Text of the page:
Both sides of the same coin if truth be told: fee based and commission based remuneration for advisory accounts…

IIROC has recently sent out a guidance note, “Compensation structures for retail investment accounts”, for comment.  

“This Guidance Note identifies specific considerations that should be taken into account by Dealer Members and Approved Persons when they are designing, recommending or supervising the various compensation arrangements that may be available to retail clients.”

I must admit, I started to get interested when it referred to moves made by international regulators to remove commission based compensation structures and thought there might be some discussion of this issue in this guidance note:

The emergence of significant and wide-reaching advisor compensation-related reforms around the world underscores the need for Canadian regulators, industry and investors to be aware of these international developments and to monitor their impact, if and when implemented.

Unfortunately no: this guidance note does not discuss doing away with commission based services at all, only how to regulate suitability and disclosure of the two payment options for transactions.  That is it deals with a) the option to pay commission and commission type fees (i.e. trailer fees) on a transaction by transaction basis or b) the option to pay an annual fee in place of commissions.   This is an altogether different thing.  

The fee based account is really a bulk transaction discount, priced at a level that makes sure both advisor and institution earn enough from their customers who decide to proceed with this option.   While it is suggested that one of its many advantages is that it removes the temptation to churn an account, there is plenty of room to take advantage of the investor: clients who transact little and therefore have a minimal commission trail can be plonked into a fee based account and thereby increase advisor and firm remuneration. 

Preventing abuse of the fee based account option is the main thrust of the document, everything else is irrelevant and an inappropriate context.  The document deals principally with suitability issues: that is making sure that commission based and fee based accounts take into account the transaction profile of the customer.  Those who transact most may be better off in a fee based account, and those who transact little may be better off in a commission based account.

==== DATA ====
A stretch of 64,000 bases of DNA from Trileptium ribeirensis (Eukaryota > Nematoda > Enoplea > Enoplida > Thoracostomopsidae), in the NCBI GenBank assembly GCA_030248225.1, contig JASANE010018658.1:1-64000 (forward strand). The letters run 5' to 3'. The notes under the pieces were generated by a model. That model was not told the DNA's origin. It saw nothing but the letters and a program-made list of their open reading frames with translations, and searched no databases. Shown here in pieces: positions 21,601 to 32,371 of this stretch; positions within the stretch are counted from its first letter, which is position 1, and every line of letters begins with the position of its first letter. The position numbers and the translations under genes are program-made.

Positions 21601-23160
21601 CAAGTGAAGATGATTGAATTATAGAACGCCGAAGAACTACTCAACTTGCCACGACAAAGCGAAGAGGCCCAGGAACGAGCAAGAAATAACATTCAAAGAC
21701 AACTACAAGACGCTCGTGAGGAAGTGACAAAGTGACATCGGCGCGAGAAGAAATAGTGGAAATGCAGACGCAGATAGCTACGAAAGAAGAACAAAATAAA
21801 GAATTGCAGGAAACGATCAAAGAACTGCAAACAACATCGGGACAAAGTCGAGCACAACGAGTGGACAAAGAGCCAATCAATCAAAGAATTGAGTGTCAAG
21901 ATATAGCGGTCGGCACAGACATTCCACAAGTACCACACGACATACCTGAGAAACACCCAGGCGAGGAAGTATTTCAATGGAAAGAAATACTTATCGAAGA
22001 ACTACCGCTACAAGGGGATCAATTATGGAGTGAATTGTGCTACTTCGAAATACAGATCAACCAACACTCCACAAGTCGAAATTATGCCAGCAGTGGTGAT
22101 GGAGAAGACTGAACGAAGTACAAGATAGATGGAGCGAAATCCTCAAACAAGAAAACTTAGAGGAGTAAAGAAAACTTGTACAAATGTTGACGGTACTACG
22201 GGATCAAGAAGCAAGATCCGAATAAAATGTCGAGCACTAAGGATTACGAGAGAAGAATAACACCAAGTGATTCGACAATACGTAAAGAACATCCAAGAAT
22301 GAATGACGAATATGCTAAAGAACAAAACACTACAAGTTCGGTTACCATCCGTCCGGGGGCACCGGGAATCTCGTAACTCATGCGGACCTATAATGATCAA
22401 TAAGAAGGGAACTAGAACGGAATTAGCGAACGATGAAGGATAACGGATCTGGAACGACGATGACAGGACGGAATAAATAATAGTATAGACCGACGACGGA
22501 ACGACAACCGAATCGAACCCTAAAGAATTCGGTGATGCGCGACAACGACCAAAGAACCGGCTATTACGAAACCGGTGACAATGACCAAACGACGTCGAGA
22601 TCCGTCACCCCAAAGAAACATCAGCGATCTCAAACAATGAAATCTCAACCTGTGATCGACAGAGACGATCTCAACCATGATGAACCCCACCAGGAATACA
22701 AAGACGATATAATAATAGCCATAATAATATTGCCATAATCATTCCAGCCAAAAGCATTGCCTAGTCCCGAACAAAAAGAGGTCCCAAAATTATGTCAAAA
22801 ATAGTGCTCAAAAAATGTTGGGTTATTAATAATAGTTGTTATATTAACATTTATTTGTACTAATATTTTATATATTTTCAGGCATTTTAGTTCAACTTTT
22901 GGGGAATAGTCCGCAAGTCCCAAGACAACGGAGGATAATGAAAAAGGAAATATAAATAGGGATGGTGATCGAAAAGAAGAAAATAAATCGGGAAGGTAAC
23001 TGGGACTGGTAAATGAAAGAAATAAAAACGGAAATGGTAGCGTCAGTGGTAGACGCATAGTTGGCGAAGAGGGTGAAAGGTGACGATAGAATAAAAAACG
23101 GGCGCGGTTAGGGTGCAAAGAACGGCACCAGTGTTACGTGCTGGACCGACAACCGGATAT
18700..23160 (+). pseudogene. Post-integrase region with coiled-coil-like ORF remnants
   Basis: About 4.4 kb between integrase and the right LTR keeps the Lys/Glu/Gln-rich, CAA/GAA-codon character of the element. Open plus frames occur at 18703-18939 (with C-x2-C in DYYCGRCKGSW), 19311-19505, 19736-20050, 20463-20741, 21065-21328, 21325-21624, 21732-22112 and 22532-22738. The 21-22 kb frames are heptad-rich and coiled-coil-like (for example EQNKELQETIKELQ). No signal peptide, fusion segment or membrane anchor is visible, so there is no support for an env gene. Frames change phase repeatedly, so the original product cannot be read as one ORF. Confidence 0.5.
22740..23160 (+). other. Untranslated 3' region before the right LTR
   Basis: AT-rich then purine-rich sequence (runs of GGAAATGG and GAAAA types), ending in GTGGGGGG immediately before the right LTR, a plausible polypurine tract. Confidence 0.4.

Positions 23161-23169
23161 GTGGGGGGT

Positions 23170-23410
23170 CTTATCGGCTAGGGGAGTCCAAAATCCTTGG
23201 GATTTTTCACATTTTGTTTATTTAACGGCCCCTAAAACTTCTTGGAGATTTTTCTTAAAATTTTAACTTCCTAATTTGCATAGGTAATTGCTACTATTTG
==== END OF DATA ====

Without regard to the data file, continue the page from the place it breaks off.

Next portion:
But there are issues here:

The first is that it reinforces transaction based regulation: you cannot charge a fee for a client likely to make one or two trades a year into ETFs, which may be the most suitable option, meaning the client is less likely to receive recommendations that encompass no more than a couple of ETF trades a year. 

The second is that the fee is less likely to be set at a level which benefits the client’s interests, because the fee based account settings determine when customers need to be transferred into lower cost options.  The bar for fee based accounts therefore risks being set too high. 

Of course, if firms were allowed to provide higher level advisory services with fiduciary type responsibility, then fee based services could be set for any transaction levels and greater competition in service fees would likewise be the result.

Also of interest is information on the breakdown of the market place, especially that between managed (discretionary) and advisory (buyer beware, customer responsible for the transaction).  Only 9% of the market place (presumably by accounts and not by funds)) is discretionary, 23% is discount online and the balance, some 68%, is advisory.

  • Order execution – discount online brokerage – 23% of market place
  • Advisory accounts – the balance (of which 10.7% are fee based accounts)
  • Managed accounts (discretionary) – 9.1% and growing

I do however find it odd that IIROC considers it important to review the suitability of transactions and account payment options, at regular intervals, but it does not consider it necessary to review whether the client is better suited to a discretionary fiduciary type relationship as opposed to the limited “advisor” responsibility of the transaction based advisory service.   Finally, it does not even touch on true fee based financial advice:

Given our focus on IIROC Dealer Members and Approved Persons, this Notice does not provide specific substantive guidance on hourly compensation arrangements.

No discussion whatsoever concerning the pros and cons of a move to a commission free environment.  Well, we have been put in our places!  Have we not?

Leave a Reply